## General Impressions & Cultural Differences

### by Katrina White, Jo Mills and Ruth Colenso (January 2020)

This post explains some of the things Katie, Jo (both primary school teachers) and Ruth (secondary maths teacher) experienced during their visit to Shanghai.  In March 2020 some teachers from Shanghai will come to England.  Some will be based at Saffron Walden County High School and others at Burrowmoor Primary School.  Do look out for the Shanghai Showcase events that are open to all and which will be advertised shortly.

## What is a vertex?

### by Mark Dawes (January 2020)

For many people, maths is precise.  Mathematics is often exact.  Mathematical vocabulary however isn’t.

Years ago I was asked by a colleague “is a vertex where three or more faces meet?”.  I agreed that it was.  The next question was “what is the thing at the top of a cone called?”.  (My initial flippant response was “it depends which way up it is”, whereas the best answer is probably, “ice cream and a flake”).  It is, of course a vertex too.  We also use ‘vertex’ in lots of other mathematical situations, for example in graph theory, with intersecting lines, in 2D shapes and at the turning point of a quadratic graph.

## Shanghai Trip: Primary take-aways

### by Katrina White, Jo Mills and Ruth Colenso (December 2019)

This is the second blog in a series about the recent trip that Ruth, Katie and Jo made to Shanghai, representing the Cambridge Maths Hub.  This post focuses on three primary ideas.

## Shanghai Trip: Secondary take-aways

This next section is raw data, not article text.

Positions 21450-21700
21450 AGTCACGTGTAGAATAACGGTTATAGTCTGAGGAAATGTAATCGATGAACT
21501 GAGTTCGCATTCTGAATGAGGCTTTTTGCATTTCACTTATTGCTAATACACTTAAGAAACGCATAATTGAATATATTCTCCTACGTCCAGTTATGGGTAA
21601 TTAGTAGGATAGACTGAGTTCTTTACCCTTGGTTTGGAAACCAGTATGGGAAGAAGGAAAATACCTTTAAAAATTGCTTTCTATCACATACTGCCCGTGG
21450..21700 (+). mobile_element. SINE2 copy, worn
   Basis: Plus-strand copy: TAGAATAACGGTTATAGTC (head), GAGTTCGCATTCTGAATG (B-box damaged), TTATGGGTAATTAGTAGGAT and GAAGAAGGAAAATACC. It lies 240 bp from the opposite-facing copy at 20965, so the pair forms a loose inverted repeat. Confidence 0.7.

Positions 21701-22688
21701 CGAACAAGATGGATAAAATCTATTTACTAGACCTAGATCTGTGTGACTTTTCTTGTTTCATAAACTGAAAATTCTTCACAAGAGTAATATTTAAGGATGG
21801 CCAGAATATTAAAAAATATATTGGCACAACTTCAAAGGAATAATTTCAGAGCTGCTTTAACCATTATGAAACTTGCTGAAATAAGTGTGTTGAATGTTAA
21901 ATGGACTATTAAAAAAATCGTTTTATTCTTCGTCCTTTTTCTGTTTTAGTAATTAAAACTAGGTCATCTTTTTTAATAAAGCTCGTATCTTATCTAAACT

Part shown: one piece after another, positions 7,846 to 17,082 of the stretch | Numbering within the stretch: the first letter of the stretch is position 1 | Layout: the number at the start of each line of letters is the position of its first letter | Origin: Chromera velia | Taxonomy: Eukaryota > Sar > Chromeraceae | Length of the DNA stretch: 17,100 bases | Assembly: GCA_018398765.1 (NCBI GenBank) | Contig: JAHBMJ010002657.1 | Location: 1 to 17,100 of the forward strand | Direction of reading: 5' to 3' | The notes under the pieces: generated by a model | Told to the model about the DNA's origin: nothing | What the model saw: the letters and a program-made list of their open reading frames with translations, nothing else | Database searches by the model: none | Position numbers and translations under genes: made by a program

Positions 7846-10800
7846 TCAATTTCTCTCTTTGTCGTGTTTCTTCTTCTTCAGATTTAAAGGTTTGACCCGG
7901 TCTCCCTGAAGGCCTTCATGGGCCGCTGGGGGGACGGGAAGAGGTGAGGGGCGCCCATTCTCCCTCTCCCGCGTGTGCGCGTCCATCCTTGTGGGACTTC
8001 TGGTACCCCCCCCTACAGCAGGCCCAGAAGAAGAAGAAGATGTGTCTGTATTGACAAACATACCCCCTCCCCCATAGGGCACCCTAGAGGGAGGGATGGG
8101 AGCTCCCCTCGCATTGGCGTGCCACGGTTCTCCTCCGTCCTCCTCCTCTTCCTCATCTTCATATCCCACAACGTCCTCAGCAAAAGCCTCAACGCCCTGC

### by Ruth Colenso and Mark Dawes (November 2019)

In November 2019, three teachers from the Cambridge Maths Hub visited a school in Shanghai to observe mathematics lessons and to talk to teachers.  This is the first of a series of blogs that will explore some of the interesting things they encountered.  It focuses on some ideas that cropped up in secondary lessons, as recorded by Ruth Colenso.

## Using Desmos to draw a picture

### by Mark Dawes (November 2019)

Desmos can be used to draw pictures that include straight lines and curves.  See www.desmos.com/art for some ideas.  Here are a few of the techniques that might be helpful.

#### Getting started

Go to www.desmos.com and click on ‘Start Graphing’.

It is worth signing in (it’s quick and easy to create an account – particularly if you already have Gmail) because then you can save your work.

## Mathsy Art

### By Mark Dawes and Cate Middleton (September 2019)

Mark writes:

Cate Middleton, subject leader for mathematics at Littleport and East Cambs Academy is keen on mathsy art.  When I saw some of the things she has done with her pupils I was blown away by both the quality and the quantity of the ideas she had gathered from lots of different places.  With Cate’s permission, I share some of these here.

## Boardgame Maths – Kingdomino

### By David Banham (June 2019)

I am not sure whether my love of maths was inspired by my love of games and puzzles or vice-versa. What I do know, is that I am always fascinated by the intersection of these two great things in the Venn diagram of my life.

A recent example is the game Kingdomino by Blue Orange games. The game, which won the Spiel des Jahres in 2017, is beautiful in its elegance and simplicity but has an intriguing mathematical coincidence at the heart of its design.

## CambsMathsConf19

### By Mark Dawes (June 2019)

I spent an interesting day (7 June 2019) at the Cambridgeshire Maths Conference.  Organised by the Cambridgeshire Maths Team, it followed a model of a full initial plenary, three smaller sessions and then a choice of final plenaries.  This is brief overview of some of things I got out of the day.

## Problem-solving in SATS

### By Mark Dawes (June 2019)

This Year 6 SATS question from the 2019 paper 2 (Adam’s rectangle) has appeared in the press and on social media and has been commented on extensively because of its perceived level of difficulty and because of the wording that is used.